MYTH: Attention Deficit Disorder (ADD) does not really exist. It is simply the latest excuse for parents who do not discipline their children.
FACT: Scientific research tells us ADD is a biologically-based disorder that includes distractibility, impulsiveness, and sometimes hyperactivity. While the causes of ADD are not fully understood, recent research suggests that ADD can be inherited and may be due to an imbalance of neurotransmitters — chemicals used by the brain to control behavior — or abnormal glucose metabolism in the central nervous system. Before a student is labeled ADD, other possible causes of his or her behavior are ruled out.
MYTH: Children with ADD are no different from their peers; all children have a hard time sitting still and paying attention.
FACT: Before children are considered to have ADD, they must show symptoms that demonstrate behavior greatly different from what is expected for children of their age and background. They start to show the behaviors characteristic of ADD between ages three and seven, including fidgeting; restlessness; difficulty remaining seated; being easily distracted; difficulty waiting their turn; blurting out answers; difficulty obeying instructions; difficulty paying attention; shifting from one uncompleted activity to another; difficulty playing quietly; talking excessively; interrupting; not listening; often losing things; and not considering the consequences of their lactions.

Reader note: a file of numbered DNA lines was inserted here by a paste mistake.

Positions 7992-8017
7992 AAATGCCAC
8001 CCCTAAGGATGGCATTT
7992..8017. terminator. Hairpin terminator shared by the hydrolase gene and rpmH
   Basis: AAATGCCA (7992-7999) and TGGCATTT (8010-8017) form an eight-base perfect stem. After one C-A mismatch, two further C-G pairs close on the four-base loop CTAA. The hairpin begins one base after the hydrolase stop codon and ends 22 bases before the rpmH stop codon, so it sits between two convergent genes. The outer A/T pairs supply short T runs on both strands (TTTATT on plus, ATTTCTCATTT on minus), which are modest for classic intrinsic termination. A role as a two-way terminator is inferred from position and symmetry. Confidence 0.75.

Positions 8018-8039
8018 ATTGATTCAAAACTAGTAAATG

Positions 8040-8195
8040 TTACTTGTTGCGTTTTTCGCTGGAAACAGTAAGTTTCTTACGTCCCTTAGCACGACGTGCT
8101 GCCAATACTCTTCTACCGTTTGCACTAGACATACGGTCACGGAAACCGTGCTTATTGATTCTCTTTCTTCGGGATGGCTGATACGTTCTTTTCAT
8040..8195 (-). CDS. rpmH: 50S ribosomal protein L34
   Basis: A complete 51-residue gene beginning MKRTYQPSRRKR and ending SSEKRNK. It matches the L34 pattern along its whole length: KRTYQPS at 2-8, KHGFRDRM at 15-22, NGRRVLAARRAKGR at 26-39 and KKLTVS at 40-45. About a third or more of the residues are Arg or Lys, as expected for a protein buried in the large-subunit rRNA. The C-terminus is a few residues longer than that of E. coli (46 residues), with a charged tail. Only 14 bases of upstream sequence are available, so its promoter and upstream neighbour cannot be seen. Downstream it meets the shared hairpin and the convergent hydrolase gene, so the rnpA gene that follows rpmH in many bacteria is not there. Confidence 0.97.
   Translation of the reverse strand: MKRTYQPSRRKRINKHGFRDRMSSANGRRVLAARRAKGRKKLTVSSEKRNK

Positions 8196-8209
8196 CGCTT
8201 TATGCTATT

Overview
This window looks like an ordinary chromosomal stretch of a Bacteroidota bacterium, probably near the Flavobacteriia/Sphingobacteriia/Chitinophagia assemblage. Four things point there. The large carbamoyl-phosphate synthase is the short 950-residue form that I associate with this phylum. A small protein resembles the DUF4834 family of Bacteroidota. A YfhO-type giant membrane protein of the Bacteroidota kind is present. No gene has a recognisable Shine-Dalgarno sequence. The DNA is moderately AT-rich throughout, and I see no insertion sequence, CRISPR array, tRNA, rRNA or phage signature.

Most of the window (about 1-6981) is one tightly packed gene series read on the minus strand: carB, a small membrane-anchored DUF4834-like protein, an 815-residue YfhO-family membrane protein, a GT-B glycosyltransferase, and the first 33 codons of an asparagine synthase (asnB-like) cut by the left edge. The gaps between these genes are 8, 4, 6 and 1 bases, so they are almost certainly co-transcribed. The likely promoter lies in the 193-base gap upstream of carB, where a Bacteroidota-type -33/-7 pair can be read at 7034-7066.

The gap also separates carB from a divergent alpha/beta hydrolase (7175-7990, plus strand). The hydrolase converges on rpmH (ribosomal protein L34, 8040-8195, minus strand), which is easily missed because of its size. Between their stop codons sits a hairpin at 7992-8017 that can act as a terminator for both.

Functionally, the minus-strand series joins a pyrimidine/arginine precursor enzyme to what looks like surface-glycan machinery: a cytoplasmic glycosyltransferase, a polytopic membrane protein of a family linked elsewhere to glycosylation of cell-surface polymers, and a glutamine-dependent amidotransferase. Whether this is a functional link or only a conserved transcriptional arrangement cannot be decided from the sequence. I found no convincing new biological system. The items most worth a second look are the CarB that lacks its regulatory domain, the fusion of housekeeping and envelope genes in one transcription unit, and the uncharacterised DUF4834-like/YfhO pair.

These behaviors are persistent and occur in many different settings and situations. Further-more, the behavior must be causing significant social, academic, or occupational impairment for the child to be diagnosed educationally as having ADD. MYTH: Only a few people really have ADD.
FACT: Estimates of who has ADD range from 3 to 5 percent of the school age population (between 1.46 and 2.44 million children.) While boys outnumber girls by 4:1 to 9:1, experts believe that many girls with ADD are never diagnosed.